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Is 'Top Gear' too cool for Yanks?
Posted Feb. 16, 2007

Tom Anderson
Editor in Chief

Last week something more rare and awe-inspiring than Halley’s Comet, snow falling in Malibu and Nicole Richie shopping for a girdle combined took place. What was this momentously monumental occasion? Why, the BBC show “Top Gear” being shown on American TV, of course.

The basic premise of “Top Gear” is not unlike that of this country’s longest-running automotive magazine show, PBS’s “Motorweek.” Both programs put scores of new cars and trucks through their paces, while also delivering automotive news and feature stories. The big difference, however, is in the execution.

While “Motorweek” exudes a no-nonsense, “Just the facts, ma’am” aura anchored by host/producer John Davis, those crazy Brits turned the genre on its ear and filled that ear with marmalade, starting with the fact they employ three of the wittiest, most snarky and most easy-to-relate-to blokes to ever grace a screen.

There’s the long-haired-but-otherwise-archetypical English gentleman, James May; the diminutive, butt-of-many-a-joke pretty-boy, Richard Hammond; and, the ringleader of this ratings dream team, the lanky, curly-haired curmudgeon, Jeremy Clarkson. Individually, the lads are okay, but put them together and they are mesmerizing; their chemistry is that good.

Then there’s their sidekick, retained primarily for blitzing the truly high-performance hardware around the show’s test track. He’s called the Stig, and while he never speaks and his face is always covered by the visor on his racing helmet, this mysterious master of car-control has earned a cult following of his own.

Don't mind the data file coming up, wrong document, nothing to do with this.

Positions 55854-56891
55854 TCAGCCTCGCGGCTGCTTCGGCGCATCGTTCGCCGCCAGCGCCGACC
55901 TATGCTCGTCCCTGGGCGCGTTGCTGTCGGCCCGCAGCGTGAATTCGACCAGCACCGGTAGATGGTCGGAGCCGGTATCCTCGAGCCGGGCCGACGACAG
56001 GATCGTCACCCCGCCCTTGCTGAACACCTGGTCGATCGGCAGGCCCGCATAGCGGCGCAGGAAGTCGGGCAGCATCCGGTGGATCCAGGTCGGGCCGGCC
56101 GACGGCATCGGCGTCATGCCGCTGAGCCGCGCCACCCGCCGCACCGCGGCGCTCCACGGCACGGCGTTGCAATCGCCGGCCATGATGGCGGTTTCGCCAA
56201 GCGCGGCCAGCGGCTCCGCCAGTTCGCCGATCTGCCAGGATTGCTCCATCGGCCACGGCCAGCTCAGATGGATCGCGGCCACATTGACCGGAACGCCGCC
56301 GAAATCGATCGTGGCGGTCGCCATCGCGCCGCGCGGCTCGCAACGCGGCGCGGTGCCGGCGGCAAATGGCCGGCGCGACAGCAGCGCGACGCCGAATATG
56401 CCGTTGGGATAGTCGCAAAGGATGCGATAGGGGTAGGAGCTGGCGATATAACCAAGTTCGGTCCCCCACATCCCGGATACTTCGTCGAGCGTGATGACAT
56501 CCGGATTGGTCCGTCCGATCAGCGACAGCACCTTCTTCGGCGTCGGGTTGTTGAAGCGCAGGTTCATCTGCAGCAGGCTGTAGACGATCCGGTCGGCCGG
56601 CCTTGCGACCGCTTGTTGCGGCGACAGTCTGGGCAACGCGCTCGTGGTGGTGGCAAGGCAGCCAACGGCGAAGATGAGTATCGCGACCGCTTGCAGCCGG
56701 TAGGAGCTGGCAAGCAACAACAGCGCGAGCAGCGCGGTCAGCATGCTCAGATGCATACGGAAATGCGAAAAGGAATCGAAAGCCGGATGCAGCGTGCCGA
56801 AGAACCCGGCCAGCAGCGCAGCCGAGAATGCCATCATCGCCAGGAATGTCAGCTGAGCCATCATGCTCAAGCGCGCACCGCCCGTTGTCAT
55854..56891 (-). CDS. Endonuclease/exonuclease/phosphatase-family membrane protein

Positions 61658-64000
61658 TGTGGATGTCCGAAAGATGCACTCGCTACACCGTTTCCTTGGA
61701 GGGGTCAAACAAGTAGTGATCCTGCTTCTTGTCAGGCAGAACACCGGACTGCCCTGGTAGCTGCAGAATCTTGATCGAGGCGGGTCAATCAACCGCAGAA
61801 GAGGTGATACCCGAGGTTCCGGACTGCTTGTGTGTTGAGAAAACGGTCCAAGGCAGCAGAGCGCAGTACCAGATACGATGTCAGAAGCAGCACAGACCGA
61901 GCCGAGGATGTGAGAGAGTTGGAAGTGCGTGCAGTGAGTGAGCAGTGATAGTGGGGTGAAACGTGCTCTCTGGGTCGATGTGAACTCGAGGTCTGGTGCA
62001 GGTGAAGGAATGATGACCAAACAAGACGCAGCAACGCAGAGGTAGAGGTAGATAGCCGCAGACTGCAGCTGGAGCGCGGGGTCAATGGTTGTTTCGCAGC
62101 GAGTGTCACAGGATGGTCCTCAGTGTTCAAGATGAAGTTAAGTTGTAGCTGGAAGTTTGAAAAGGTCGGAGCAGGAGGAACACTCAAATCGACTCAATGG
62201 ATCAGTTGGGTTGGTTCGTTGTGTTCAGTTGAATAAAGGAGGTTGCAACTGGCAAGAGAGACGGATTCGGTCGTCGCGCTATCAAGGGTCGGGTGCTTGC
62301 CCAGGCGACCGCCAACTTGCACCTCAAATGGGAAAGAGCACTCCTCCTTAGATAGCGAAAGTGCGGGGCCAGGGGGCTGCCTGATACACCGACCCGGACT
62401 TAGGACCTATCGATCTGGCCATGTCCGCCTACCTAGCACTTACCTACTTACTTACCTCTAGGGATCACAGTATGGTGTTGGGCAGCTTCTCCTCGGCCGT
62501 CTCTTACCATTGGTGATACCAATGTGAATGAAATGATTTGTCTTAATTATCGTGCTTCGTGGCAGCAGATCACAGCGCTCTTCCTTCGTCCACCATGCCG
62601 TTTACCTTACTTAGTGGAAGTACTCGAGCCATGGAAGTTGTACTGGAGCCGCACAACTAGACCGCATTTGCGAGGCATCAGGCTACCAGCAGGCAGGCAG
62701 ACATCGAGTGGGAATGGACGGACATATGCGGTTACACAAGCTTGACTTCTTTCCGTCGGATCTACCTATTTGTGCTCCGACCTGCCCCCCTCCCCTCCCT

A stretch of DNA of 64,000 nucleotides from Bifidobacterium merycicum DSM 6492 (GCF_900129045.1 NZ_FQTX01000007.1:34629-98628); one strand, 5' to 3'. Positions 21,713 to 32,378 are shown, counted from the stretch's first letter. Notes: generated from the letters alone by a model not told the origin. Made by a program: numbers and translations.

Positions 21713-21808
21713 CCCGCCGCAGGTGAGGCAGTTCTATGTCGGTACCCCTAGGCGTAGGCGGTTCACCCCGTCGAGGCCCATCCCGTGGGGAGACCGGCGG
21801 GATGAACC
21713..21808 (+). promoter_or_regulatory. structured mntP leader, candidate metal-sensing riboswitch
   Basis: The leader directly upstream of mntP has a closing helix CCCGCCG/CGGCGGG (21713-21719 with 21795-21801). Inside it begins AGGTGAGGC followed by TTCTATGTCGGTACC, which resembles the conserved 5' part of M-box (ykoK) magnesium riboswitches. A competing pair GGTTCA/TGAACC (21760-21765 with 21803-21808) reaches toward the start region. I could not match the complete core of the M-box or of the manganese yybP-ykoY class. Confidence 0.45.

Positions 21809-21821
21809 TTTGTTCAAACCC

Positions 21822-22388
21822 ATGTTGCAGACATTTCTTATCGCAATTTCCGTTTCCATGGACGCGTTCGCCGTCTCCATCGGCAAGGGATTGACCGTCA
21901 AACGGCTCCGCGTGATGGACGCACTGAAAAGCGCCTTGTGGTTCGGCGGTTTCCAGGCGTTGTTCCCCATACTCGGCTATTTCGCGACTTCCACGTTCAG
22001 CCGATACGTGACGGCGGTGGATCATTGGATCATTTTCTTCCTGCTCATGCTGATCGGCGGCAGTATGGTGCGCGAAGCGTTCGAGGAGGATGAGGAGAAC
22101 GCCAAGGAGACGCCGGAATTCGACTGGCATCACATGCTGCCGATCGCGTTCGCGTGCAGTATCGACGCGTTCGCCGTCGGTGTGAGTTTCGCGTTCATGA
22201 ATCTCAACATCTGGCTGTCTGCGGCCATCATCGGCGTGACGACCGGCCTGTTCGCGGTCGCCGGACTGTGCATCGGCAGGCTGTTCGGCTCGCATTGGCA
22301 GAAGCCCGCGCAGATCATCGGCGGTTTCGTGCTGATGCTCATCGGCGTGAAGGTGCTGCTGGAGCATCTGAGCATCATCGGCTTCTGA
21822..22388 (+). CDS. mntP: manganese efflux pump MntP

Okay, so the show’s stars have personality galore. That’s all? Ah…no. The quality of the production, camerawork, audio, editing and every other aspect of the show’s creation is enough to make the Communications Department’s own Don Pollock drop his cigar in awe. Example: In his review of the Lotus Exige, Clarkson frantically thrashes the flyweight sports car around the test track in an attempt to outmaneuver an Apache attack helicopter, the camera cutting back and forth between the two vehicles at all the right times and from all the right angles. The cherry atop this audio-visual sundae? That would be Mötorhead’s head-banging classic “Ace of Spades” blasting away in the background. In short, this single 8-minute or so segment is pure zen.

But it gets better. The boys often leave the new car testing behind and do feature stories that are both ridiculous and sublime. In the past, this has meant everything from teaching a nun to drive a monster truck, attempting to destroy a Toyota pickup (and failing!), and going “caravanning” (English English for “vacationing in an RV”), all while dishing out that uniquely British brand of humor and pull-no-punches honesty, because unlike 99.9 percent of American auto journalists, they aren’t afraid of calling a crap car just that (even though they prefer to use “rubbish”).

Inevitably, something this good has to have a catch, and sadly “Top Gear” is no exception. The once in a blue moon airings on Yankee TV (specifically the Science Channel, of all places) are of but a handful of watered-down, “repackaged” table scraps assembled specifically for us “dumb ‘Muricans.” Apparently, the Beeb doesn’t think we would be able to appreciate their masterpiece in its unmolested form, complete with UK inside jokes, vehicles not sold here and disparaging jokes about Americans and our cars. But I and thousands of other stars-and-stripes waving fans are tired of having to get our fixes on Google Video and YouTube, and can’t see any harm in airing recent, un-edited episodes on BBC America in a regular time slot.

Clearly, this is a situation where everyone loses. Why can’t the suits in London just make things easy?

Tom Anderson, a senior journalism major, is editor in chief of the Campus Times. He can be reached by e-mail at tanderson1@ulv.edu.